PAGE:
THE NOTTINGHAM WAR MEMORIAL
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The Society’s Mark of the Month Commendation for November 2003 has been awarded to the City Council for the refurbishment of the City’s War Memorial on the Victoria Embankment. The Lord Mayor, Councillor Brent Charlesworth, the Reverend Stephen Morris and the Royal British Legion county chairman John Jackson were present at a short service of re-dedication, which was held in the first week of November prior to the annual memorial service on Sunday 9 November.
The foundation stone of the memorial, a three span archway flanked on either side by curved wing walls, was laid H.R.H. the Prince of Wales on 1st August 1923. As this year marks the eightieth anniversary of the ceremony, it seems appropriate to examine the background and design of the Memorial. Owing to unforeseen circumstances, there was a year’s delay before work on the memorial actually started.
The site chosen was on the river frontage of almost 37 acres of land on Victoria Embankment purchased by Sir Jesse Boot at the Wilford estate sale in 1920 and presented to the Corporation. Much of the land was devoted to the provision of sports grounds but about seven acres, to which the memorial arch is the main entrance, was divided into an ornamental grounds and a rock garden.
A great deal of levelling had to be undertaken before the site was ready for development. This preparatory work was under taken by “scores” of unemployed men – this produced a grant from the Unemployment Grants Committee towards the cost of the scheme. A loan of £50,800 was obtained from the Ministry of Health for the whole project.
The Memorial arch and its flanking colonnades and terraces were designed by T. Wallis Gordon, the City Engineer and Surveyor. The whole Memorial is constructed of Portland stone, some enormous blocks weighing eight or nine tons were used.
The Gateway is 46feet high and 58feet long. The central arch is 27feet high and 16feet wide; the arches on either side are 20feet high and 8feet wide. The openings have ornamental wrought iron gates and semi-circular grills. The riverside elevation has four Doric columns 28feet high and having a diameter of 3½feet, behind are four pilasters of the same height.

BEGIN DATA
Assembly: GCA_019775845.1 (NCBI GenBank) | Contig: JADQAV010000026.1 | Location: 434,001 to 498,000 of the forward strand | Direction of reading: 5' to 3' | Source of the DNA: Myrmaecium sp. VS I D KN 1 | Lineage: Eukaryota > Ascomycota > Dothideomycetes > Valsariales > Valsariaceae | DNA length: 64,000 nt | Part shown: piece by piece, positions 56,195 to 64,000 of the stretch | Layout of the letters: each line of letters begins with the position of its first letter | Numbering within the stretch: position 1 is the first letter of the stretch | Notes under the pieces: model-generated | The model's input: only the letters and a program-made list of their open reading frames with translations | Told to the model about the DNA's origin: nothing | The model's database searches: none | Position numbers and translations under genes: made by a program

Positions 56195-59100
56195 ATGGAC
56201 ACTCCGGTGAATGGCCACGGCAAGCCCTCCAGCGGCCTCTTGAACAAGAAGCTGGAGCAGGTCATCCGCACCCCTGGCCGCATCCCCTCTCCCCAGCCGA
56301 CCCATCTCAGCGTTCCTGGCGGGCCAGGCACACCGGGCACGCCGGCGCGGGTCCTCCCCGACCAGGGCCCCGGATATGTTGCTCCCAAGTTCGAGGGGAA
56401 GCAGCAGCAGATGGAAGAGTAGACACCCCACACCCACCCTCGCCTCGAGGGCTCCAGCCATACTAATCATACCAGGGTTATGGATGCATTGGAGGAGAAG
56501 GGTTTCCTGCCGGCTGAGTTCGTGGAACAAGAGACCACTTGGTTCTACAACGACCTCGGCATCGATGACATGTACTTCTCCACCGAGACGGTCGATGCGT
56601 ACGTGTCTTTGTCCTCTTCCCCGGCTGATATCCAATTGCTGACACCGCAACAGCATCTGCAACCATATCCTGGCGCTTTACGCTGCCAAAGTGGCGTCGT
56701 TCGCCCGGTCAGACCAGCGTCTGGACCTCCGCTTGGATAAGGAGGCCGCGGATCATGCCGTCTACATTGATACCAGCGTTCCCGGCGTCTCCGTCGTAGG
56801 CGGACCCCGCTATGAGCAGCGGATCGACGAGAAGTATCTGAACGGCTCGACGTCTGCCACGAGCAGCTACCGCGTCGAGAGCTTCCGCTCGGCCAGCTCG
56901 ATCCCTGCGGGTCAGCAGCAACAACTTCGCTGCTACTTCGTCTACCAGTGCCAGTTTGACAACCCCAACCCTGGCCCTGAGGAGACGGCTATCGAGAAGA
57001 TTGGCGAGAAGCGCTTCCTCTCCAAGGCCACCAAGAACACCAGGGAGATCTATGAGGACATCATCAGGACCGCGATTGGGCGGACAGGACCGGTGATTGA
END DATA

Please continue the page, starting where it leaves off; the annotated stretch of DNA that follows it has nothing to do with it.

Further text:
The flanking colonnades, semi-elliptical on plan, are each 20feet high and 86feet long. Low walls on either side extend the overall length to about 252 feet.
The terrace to the rear of the Gateway is 180feet long and on average 50feet wide; that on the riverside is 140feet long.
Nottingham’s Memorial to the fallen in the Great War was finally unveiled by the Mayor, Alderman Huntsman on 11 November 1927, the ninth anniversary of the Armistice. Owing to the illness of the Bishop of Southwell, the service of dedication was carried out by the Vicar of St. Mary’s. The commemorative pamphlet outlining the ceremony carried a brief description of the Memorial and reminded all of the inscription carved on it:
“City of Nottingham.
In ever grateful Memory of the Men of Nottingham who gave their lives for their King and Country in the Great War.
1914 - 1918
Erected by their fellow Citizens.”
Further details were given of other decorative work “The coat of arms of the City is carved in high relief above the main cornice and on the frieze above the side openings are the dates 1914-1918. The centre of the frieze above the principal opening has been reserved for the motto of the city ‘Vivit Post Funera Virtus.’”
After the Second World War the following changes were made to the War Memorial to acknowledge the fallen of that war: Numerals were added to the River Trent side and a plaque was fixed to the side facing the Memorial Gardens.
Over the left-hand side arch was placed 1914-1918 and over the right hand side arch 1939-1945. Both pairs of dates were engraved in gold.
On the left hand side overlooking the Gardens a bronze plaque was added, in relief was the following inscription:
"CITY OF NOTTINGHAM
THIS TABLET WAS PLACED HERE TO HONOUR
THE MEMORY OF THOSE MEN AND WOMEN OF NOTTINGHAM WHO FELL IN THE SECOND WORLD WAR 1939-1945"